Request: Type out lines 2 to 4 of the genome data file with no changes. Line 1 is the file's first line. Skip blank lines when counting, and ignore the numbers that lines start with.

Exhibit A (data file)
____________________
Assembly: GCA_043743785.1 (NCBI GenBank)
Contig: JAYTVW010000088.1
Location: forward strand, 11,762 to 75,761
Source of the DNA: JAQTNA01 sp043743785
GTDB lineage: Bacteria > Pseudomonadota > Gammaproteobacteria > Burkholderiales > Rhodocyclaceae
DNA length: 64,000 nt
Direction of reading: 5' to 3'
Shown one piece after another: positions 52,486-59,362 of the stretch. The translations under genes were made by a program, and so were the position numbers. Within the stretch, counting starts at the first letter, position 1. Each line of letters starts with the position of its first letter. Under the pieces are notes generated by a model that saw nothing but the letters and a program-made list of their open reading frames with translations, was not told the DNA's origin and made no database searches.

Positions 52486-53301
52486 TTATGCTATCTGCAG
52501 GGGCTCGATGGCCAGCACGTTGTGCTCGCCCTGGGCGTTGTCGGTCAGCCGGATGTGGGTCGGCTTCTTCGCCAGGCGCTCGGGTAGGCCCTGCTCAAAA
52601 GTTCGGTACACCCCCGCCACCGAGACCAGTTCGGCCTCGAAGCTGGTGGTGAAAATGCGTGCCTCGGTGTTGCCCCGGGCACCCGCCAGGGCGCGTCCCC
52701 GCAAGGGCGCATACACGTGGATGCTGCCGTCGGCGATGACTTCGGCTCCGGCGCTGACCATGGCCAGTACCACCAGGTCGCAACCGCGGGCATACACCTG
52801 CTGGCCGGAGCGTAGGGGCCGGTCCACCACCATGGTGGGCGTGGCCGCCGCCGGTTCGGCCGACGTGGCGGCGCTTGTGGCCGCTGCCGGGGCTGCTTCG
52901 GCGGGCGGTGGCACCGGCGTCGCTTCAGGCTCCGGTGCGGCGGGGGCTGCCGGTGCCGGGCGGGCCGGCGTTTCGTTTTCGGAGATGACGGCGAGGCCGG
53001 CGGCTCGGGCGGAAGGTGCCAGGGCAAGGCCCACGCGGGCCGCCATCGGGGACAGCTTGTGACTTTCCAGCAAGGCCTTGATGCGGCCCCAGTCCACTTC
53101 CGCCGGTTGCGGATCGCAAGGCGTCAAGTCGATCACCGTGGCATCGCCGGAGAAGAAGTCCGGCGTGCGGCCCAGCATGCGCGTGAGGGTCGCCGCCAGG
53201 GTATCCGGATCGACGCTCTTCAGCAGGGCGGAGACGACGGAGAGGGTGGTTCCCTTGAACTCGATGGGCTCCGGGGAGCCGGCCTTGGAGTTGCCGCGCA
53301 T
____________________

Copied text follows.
Contig: JAYTVW010000088.1
Location: forward strand, 11,762 to 75,761
Source of the DNA: JAQTNA01 sp043743785